One should understand that, in a vast country like India, civil society cannot work as a homogenous group. It has significant variations in ideologies and governance, which is natural. Yet, the fact is, CSOs are continuing to evolve, even as confronting new elements in elected governments. India needs more civil society action, not less. The authorities should know: Efforts to cow down CSOs by blocking foreign funds through the Foreign Contribution Regulation Act (FCRA), have not stopped them from continuing their activities.
Apart from their other activities, CSOs in India today work to campaign and defend several of the transformative legislations which it helped draft, including the Biodiversity Act (2002), Domestic Violence Act (2005), the Right to Information (2005), National Rural Employment Guarantee Act (2005), Forest Rights Act (2006), Unorganized Workers Social Security Act (2008), Right to Education Act, (2009), harsher punishments in the anti-rape laws (2013), Right to Food Act (2013) and the Land Acquisition Act (2013).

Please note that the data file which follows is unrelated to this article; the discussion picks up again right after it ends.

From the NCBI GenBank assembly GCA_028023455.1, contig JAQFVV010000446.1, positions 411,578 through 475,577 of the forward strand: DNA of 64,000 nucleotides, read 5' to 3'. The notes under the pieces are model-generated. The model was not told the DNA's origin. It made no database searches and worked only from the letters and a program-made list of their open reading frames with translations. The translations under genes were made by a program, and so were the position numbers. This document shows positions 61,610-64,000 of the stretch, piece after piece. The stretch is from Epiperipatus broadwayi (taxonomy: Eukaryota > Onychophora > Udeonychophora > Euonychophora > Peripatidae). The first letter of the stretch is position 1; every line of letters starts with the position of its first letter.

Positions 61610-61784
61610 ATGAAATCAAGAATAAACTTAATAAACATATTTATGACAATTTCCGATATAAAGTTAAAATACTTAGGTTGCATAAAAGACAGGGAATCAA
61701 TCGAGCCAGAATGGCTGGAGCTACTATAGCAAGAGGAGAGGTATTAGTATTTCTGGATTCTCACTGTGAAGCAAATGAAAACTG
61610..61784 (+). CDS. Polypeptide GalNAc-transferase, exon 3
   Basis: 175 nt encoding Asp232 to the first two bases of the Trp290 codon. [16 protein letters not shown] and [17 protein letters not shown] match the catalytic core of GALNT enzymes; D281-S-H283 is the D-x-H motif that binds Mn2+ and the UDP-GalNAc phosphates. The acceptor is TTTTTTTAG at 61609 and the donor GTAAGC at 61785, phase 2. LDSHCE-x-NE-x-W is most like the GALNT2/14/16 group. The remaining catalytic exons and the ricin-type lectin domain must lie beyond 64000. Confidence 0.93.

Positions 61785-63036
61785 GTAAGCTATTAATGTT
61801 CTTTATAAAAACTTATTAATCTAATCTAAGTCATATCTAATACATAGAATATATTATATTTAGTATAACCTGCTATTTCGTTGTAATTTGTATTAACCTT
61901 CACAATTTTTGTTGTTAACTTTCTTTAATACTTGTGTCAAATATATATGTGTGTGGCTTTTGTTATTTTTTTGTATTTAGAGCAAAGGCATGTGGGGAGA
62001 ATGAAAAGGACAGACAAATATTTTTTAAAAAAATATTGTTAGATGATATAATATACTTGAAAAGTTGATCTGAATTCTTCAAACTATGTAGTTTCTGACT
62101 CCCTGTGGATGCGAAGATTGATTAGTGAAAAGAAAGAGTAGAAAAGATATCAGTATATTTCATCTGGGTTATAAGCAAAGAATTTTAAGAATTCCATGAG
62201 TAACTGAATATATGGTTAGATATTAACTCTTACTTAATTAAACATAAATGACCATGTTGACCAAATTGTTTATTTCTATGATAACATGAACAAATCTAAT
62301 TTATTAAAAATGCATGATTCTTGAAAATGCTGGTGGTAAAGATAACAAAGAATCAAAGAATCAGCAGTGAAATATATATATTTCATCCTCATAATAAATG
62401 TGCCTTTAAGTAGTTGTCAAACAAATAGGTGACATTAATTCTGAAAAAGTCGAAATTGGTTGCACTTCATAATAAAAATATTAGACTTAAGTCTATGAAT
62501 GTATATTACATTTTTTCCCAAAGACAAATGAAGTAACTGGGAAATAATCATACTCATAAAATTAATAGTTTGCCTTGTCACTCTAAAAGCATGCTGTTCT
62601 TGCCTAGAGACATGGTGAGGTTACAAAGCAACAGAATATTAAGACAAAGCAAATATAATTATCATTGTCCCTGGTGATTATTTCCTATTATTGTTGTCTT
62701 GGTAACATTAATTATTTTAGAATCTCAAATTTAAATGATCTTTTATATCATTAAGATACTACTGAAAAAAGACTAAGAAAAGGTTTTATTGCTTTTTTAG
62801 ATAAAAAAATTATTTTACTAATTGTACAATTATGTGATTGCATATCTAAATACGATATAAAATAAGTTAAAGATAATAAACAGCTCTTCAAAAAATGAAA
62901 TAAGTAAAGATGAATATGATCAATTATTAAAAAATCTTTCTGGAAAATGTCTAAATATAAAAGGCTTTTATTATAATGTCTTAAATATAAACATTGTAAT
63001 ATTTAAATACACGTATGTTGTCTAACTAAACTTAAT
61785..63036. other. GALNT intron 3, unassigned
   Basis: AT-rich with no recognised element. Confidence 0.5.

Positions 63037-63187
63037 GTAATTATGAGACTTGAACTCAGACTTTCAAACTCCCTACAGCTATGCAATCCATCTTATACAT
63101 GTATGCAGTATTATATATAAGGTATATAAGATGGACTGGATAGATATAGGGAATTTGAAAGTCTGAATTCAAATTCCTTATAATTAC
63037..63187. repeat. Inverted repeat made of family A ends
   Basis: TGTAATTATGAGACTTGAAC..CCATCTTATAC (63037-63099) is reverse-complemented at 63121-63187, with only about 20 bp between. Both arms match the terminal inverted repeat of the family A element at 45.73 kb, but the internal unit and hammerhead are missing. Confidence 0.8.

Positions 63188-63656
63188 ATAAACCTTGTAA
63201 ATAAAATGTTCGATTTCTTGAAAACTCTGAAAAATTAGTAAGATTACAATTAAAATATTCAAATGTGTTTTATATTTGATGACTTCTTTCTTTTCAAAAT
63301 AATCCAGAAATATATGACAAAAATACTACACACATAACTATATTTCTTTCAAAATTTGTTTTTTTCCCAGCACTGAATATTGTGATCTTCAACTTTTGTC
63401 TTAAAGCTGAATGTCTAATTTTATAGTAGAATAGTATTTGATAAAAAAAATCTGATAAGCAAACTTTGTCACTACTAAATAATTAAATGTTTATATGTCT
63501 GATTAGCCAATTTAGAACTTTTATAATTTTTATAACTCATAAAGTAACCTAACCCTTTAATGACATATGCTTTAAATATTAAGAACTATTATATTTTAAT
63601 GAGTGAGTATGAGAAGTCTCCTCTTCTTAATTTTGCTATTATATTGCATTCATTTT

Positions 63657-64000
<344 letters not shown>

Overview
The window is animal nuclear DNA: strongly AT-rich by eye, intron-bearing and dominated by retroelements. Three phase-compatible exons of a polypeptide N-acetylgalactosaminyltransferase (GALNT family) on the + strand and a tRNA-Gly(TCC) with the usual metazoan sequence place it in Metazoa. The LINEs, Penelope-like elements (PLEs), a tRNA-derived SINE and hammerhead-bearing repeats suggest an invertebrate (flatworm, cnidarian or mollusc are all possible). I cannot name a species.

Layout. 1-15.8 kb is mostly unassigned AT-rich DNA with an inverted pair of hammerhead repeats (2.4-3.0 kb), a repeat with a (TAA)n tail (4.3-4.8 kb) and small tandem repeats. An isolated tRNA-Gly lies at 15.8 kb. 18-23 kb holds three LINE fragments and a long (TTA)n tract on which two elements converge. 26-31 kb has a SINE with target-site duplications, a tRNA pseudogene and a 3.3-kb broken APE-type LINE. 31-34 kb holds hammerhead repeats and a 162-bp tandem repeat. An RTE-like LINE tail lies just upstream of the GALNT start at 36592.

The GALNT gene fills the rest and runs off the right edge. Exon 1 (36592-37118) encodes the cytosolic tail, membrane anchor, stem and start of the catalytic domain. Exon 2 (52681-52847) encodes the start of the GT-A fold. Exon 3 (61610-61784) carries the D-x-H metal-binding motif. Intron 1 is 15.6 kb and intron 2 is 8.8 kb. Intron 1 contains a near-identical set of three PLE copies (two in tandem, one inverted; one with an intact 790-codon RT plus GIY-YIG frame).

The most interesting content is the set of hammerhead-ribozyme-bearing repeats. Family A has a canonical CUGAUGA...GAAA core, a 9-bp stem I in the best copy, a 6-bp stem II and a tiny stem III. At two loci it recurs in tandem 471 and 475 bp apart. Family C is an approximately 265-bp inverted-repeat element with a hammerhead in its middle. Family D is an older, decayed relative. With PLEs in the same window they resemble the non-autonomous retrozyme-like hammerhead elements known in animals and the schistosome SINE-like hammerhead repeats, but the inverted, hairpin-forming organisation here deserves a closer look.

Internally the challenges the small- and medium-sized organisations face today are the following:
- Acute disconnect with middle classes, who see voluntary organisations as opportunist, and also unaccountable and corrupt.
- Since many NGOs are into implementation of government programmes, the staff recruited and deployed are largely ill-trained to lead. They work more as managers and workers. They are also underpaid. Their motivation and creativity, naturally, suffers and takes a beating.